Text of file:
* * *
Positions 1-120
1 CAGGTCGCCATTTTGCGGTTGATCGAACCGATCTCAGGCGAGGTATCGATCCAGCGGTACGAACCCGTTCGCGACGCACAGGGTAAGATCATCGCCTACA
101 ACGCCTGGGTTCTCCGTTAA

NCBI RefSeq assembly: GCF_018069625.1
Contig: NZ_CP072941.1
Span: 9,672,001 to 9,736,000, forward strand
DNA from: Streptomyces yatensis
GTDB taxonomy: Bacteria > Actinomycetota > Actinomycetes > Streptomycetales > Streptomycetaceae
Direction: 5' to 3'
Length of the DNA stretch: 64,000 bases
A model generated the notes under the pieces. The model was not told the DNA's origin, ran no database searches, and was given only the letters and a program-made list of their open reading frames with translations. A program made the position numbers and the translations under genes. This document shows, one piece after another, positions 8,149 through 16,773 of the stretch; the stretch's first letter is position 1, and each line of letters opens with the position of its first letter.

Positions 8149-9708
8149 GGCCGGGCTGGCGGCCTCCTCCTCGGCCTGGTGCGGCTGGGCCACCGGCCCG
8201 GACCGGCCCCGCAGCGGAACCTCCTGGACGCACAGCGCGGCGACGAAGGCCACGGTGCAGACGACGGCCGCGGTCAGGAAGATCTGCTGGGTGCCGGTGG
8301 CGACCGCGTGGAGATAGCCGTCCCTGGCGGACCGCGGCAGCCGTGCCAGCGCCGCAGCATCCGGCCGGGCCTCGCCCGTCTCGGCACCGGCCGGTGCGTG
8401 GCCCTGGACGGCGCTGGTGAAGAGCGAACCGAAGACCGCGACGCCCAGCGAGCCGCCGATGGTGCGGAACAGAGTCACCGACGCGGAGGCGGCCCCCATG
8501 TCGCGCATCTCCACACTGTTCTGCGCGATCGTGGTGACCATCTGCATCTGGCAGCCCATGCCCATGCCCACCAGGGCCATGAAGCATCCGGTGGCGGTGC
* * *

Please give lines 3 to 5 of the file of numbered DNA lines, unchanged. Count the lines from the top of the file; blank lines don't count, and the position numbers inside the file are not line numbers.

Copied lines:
101 ACGCCTGGGTTCTCCGTTAA

NCBI RefSeq assembly: GCF_018069625.1
Contig: NZ_CP072941.1